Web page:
Son of Rep. Harry Burn, women’s suffrage figure, dies

Harry T. Burn Jr., the son of the Tennessee legislator who cast the “aye” vote in 1920 that ratified the 19th Amendment giving women the right to vote, died of stomach cancer Thursday at his residence in Athens, reports Georgiana Vines.

Burn, 78, was an only child, never married and had no children, Knoxville lawyer Wanda Sobieski said Friday. She knew Burn from working with him on a statue of his father, Harry Burn Sr., and grandmother, Febb Burn, proposed for the grounds of the East Tennessee History Center in Knoxville.

Febb Burn has her own place in history for writing a letter to her son urging him to vote for suffrage. The Republican from Niota originally had voted “nay” but changed his vote after reflecting on her note.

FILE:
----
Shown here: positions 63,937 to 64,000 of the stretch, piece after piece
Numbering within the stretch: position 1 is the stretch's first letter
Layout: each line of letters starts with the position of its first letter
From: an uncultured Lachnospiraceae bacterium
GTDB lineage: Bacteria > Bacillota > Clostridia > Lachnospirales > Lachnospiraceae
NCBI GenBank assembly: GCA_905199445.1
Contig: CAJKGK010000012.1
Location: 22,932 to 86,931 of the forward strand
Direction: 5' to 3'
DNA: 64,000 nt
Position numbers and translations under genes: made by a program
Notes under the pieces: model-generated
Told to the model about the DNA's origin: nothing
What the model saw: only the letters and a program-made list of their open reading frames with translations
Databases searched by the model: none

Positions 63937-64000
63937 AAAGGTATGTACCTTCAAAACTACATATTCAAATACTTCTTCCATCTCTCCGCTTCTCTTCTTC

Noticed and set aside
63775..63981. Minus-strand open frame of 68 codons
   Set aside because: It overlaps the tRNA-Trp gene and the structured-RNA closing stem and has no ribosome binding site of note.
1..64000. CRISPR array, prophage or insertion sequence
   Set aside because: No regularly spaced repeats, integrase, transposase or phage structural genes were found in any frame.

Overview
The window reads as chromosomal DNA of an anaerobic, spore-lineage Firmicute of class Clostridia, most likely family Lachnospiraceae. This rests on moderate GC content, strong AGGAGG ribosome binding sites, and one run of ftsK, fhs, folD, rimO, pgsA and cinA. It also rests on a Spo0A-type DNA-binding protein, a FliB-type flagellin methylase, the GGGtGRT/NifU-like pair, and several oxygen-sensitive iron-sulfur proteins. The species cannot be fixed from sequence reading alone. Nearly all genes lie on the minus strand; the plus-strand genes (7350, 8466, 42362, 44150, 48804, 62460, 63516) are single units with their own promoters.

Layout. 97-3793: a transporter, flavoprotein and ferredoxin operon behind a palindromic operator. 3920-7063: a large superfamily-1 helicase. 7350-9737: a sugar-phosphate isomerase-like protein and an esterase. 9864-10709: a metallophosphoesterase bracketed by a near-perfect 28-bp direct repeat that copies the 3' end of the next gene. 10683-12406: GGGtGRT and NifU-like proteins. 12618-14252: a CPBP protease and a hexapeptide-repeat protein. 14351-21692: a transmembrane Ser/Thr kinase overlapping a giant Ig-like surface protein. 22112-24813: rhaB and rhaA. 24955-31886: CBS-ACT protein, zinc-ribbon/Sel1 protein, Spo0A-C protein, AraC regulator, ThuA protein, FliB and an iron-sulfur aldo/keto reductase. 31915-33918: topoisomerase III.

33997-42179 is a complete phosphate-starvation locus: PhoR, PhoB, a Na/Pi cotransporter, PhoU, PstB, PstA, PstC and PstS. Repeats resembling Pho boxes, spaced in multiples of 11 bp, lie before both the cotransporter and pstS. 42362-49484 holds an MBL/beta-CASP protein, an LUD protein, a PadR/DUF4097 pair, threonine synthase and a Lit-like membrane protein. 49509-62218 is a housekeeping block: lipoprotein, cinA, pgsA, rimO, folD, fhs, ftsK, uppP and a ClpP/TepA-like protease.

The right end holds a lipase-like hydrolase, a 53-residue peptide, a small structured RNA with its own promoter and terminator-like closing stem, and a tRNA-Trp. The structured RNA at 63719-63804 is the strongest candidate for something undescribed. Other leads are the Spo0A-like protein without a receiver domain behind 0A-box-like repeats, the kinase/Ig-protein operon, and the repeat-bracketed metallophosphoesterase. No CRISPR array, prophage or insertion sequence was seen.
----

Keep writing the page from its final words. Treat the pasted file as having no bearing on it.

…An obit on Burn said he was a graduate of the McCallie School, Harvard College and the University of Tennessee in Knoxville. He served as a page for the state Senate during his father’s tenure in the Legislature. He also was an editorial associate of the Andrew Johnson Papers, published by UT Press, had retired from Oak Ridge Associated Universities and was active on the McMinn County Living Heritage Museum board of directors.

He had a reputation for contacting journalists writing about the suffrage movement to fill in gaps in stories and correct their spellings.